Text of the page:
Things learned from this webisode: Taylor Momsen's fashion mullet isn't for Gossip Girl, it's for a band, Panic! At the Disco is not ruling out the possibility of getting back together far in the future, and 3OH!3 took the least interesting song from their album and made it into a single. Huh.

Thursday, August 13, 2009


Tomorrow is my last day of work for the summer. Then it's ten days off and back to six classes and three jobs. Sleeping? Who has time for that? So in a week of relatively sad music news (the death of Les Paul) I figured I'd give you two acoustic performances that greatly improved my outlook on two recent songs.

The first is "Good Girls Go Bad" by Cobra Starship, acoustic for a radio station. I'm usually not a huge fan of Victoria's voice (though everything else she does seems to be pretty fabulous) but I like it here, especially when backed by Ryland. I actually really love the song acoustic. Go figure. It's kind of funny, since I fell in love with Cobra Starship through some acoustic performances they did for Tagworld (which doesn't really exist anymore) a few years back. I just remembered how awesome those were. Back on track, Alex! Here is the acoustic performance of "Good Girls Go Bad":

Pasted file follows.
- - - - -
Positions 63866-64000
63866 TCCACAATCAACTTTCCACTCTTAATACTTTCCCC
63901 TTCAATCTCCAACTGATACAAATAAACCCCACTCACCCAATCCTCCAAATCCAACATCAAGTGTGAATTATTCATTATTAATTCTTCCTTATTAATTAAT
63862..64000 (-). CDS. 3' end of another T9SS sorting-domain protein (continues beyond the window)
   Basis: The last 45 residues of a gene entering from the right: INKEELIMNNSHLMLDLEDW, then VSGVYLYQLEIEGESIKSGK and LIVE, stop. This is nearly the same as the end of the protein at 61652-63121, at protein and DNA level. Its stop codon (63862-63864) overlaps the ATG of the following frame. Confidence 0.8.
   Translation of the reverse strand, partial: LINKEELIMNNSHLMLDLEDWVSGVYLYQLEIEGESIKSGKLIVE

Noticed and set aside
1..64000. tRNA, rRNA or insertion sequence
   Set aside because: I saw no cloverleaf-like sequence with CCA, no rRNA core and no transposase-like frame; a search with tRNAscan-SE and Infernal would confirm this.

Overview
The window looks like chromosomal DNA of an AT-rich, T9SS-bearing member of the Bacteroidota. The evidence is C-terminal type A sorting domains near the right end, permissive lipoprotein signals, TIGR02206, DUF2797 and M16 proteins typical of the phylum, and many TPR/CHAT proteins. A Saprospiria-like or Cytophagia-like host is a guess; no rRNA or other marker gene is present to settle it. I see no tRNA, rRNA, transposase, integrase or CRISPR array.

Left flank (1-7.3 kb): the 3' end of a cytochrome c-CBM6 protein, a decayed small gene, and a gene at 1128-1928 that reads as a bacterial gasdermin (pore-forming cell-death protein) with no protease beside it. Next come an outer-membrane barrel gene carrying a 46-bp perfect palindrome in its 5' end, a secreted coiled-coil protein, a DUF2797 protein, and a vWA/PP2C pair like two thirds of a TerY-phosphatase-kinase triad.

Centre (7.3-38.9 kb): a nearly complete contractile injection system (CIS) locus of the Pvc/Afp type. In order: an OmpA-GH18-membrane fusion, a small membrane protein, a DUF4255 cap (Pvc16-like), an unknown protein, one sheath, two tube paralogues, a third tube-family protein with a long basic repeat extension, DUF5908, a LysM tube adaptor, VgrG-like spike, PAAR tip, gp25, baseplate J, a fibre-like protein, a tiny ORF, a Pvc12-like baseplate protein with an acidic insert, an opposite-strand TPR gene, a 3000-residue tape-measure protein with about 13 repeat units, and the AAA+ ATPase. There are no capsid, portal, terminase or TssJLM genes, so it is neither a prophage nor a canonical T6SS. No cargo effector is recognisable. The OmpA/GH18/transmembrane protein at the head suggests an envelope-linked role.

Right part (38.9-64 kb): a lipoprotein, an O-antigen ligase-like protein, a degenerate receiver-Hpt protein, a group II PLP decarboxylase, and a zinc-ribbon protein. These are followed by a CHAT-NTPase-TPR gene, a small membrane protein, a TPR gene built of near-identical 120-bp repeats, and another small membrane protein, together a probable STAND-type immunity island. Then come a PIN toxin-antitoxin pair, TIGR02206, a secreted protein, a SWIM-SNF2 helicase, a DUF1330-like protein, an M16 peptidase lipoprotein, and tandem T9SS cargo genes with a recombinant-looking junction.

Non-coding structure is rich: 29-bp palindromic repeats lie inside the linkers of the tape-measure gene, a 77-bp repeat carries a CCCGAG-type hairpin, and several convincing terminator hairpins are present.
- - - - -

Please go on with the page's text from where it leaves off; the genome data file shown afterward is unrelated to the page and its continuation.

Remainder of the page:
And just for good measure, here's one of the Tagworld sessions. This is how I met Cobra Starship almost three years ago, two boys on guitars and a punk frontman with a Boston Red Sox hat.

Also, here is Brendon Urie playing "New Perspective" acoustic some time in the past week. His voice. His voice. It gets me every time. And he looks like he's having so much fun, even if I bounce back and forth between thinking this song is about a girl, a guy, the breakup, blowjobs, or surfing. Maybe it's all of those. I don't know, I don't care, I just love it acoustic. This is what I originally suggested that the song needed, to be stripped down bare.

Oops, did I not warn you in advance about the Pete Wentz faux blowjob? Sorry. I was too busy listening to that voice.

This schizophrenic acoustic post brought to you by WEEZER'S 7TH ALBUM, out October 27th. Actually, it's not brought to you by them at all. I'm just pumped.